The Idaho State Board of Education on Monday moved to allocate millions in federal COVID-19 relief funds to Idaho districts that received little or no funding because of their Title I status.

The plan includes thousands in additional relief dollars that will be awarded to school districts in north central Idaho.

Title I funding is awarded to schools and districts based on the number of students enrolled who come from lower-income families.

Last year, more than $13 billion in federal COVID-19 relief was set aside for the Elementary and Secondary School Emergency Relief Fund, or ESSER, under the CARES Act. This was expanded in late December under the Coronavirus Response and Relief Supplemental Appropriations Act, providing about $54.3 billion in funds for schools nationwide, $195 million of which was made available to Idaho. These funds were labeled ESSER II.

About $176 million was designated to go directly to local education agencies or districts in the state based on their Title I populations, but the remaining $19 million can be awarded by the Idaho State Board of Education. However, the legislature’s Joint Finance-Appropriations Committee set some requirements on how that $19 million can be spent, including that $6.1 million must be given to a pair of charter schools that have seen large increases to their student populations, among other changes.

Gideon Tolman, senior analyst for Gov. Brad Little’s Division of Financial Management, said that leaves about $11.9 million for the SBOE to allocate at its discretion. Tolman said the motion passed Monday used about $9.5 million to offset a 5 percent reduction to state education budgets passed last year. About $2.1 million would go to school districts that received no ESSER II funds and another $7.4 million would go to those that received a relatively low payment from the program to make their budgets “whole.”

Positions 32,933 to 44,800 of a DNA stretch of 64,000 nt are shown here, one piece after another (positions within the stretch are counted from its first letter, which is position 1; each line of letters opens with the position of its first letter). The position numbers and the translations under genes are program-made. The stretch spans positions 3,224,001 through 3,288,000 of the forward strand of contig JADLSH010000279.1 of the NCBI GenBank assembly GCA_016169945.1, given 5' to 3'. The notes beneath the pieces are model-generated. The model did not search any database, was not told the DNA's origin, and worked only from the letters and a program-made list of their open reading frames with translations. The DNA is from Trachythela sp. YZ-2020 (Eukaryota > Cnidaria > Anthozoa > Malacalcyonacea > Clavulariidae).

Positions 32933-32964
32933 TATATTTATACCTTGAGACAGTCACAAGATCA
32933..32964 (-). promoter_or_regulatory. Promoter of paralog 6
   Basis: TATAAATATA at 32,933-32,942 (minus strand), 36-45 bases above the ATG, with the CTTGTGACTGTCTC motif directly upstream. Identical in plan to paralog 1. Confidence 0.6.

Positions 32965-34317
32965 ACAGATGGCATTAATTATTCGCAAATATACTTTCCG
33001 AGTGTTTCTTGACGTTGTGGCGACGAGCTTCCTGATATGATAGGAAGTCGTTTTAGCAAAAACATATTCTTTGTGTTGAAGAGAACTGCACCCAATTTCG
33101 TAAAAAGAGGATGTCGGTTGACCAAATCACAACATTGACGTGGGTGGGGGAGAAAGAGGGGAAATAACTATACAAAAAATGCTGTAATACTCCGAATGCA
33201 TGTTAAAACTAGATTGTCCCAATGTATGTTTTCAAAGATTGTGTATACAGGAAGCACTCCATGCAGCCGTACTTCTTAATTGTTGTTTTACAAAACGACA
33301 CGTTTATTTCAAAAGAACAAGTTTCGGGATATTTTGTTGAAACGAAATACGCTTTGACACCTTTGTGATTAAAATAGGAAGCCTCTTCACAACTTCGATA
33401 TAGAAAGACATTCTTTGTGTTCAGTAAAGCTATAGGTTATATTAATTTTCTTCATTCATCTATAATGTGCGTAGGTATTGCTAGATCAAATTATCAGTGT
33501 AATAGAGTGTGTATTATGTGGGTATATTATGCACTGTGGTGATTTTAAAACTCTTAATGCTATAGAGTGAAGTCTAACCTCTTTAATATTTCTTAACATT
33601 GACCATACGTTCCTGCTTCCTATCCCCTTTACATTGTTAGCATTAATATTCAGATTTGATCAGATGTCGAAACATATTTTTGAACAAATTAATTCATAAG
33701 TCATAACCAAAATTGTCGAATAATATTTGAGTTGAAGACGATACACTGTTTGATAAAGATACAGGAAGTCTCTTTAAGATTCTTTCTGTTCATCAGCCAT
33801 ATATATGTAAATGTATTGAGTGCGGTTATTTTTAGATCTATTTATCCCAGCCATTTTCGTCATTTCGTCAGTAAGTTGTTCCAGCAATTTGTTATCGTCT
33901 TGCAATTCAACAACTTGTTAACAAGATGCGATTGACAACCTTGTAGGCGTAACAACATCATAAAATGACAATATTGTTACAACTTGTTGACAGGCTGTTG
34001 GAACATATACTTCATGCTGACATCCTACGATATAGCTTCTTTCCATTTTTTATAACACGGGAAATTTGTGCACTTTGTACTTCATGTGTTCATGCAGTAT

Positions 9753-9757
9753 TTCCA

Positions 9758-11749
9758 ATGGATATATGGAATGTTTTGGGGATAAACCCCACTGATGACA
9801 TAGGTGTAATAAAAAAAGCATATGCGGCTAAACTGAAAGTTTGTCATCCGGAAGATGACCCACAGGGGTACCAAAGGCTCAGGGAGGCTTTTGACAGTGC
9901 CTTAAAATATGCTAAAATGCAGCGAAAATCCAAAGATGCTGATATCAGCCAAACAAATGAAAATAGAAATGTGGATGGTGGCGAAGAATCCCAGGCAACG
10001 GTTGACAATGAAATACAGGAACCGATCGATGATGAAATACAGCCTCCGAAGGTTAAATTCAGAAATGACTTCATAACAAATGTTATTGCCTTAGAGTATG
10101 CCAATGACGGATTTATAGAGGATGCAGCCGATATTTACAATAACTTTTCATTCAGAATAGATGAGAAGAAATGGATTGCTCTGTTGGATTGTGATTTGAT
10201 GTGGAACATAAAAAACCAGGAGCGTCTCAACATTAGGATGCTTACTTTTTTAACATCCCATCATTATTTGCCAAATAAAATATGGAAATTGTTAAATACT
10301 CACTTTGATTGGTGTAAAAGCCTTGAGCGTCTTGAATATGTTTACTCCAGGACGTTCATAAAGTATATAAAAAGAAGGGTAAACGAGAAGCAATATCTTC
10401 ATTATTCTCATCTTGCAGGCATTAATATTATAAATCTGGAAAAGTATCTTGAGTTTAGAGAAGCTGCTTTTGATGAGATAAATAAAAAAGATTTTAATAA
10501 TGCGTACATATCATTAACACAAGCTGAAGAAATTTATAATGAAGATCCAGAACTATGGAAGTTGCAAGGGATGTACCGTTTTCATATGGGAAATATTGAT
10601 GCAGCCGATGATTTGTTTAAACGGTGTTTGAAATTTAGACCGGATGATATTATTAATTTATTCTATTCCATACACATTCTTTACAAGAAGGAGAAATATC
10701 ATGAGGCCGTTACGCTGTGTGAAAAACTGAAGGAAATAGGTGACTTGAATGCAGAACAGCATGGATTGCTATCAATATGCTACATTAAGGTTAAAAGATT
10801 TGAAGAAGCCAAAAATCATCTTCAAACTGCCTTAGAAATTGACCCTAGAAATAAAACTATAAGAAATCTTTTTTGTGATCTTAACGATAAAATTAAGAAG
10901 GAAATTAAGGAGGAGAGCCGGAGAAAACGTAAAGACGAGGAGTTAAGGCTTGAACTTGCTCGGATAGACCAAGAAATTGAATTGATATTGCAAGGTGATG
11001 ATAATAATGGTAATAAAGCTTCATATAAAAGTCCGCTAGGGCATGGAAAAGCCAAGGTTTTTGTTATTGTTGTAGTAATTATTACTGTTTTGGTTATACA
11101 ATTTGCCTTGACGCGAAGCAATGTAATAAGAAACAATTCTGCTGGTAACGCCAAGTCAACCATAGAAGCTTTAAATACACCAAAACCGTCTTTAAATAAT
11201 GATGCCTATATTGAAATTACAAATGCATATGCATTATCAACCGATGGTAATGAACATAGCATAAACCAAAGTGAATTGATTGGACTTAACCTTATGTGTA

“Those would be the amounts needed to get everyone to break even for fiscal year ‘21 between what was reduced in discretionary funding, and then what would need to be added in federal funding,” Tolman said.

Tolman said the remaining $2.3 million that could be divided among those same schools that received little or no ESSER II funding to help offset other COVID-19-related expenditures.

Under the plan, several school districts and other local education agencies in north central Idaho stand to receive thousands of dollars of additional support.

According to board documents, the Nezperce Joint School District will receive $35,560; the Genesee Joint School District will receive $32,177; the Kendrick Joint School District will receive $35,010; the Highland Joint School District will receive $14,393; the Potlatch District will receive $10,867; the Troy School District will receive $42,460; the Whitepine School District will receive $21,546; Palouse Prairie Charter School in Moscow will receive $25,645; the Culdesac School District will receive $8,999; and the Salmon River Joint School District will receive $1,627.

As a non-Title I school, Moscow Charter School would receive $66,755.

Another motion passed Monday anticipates a third dispersal of ESSER funds in the coming months. Pending approval of the state legislature, Tolman said the amount the SBOE can award from the so-called ESSER III funds is about $44 million — more than double the $19 million it is allocating currently.

The second motion, which passed unanimously, preliminarily designated 2.5 percent of that $44 million — about $1.1 million — to help those same non-Title I and low-Title I schools in fiscal year ‘22, which begins July 1. Board members noted that, since the Idaho Legislature ultimately has the final say over who has the authority to allocate these funds, this motion is essentially a recommendation.

Jackson can be reached at (208) 883-4636, or by email to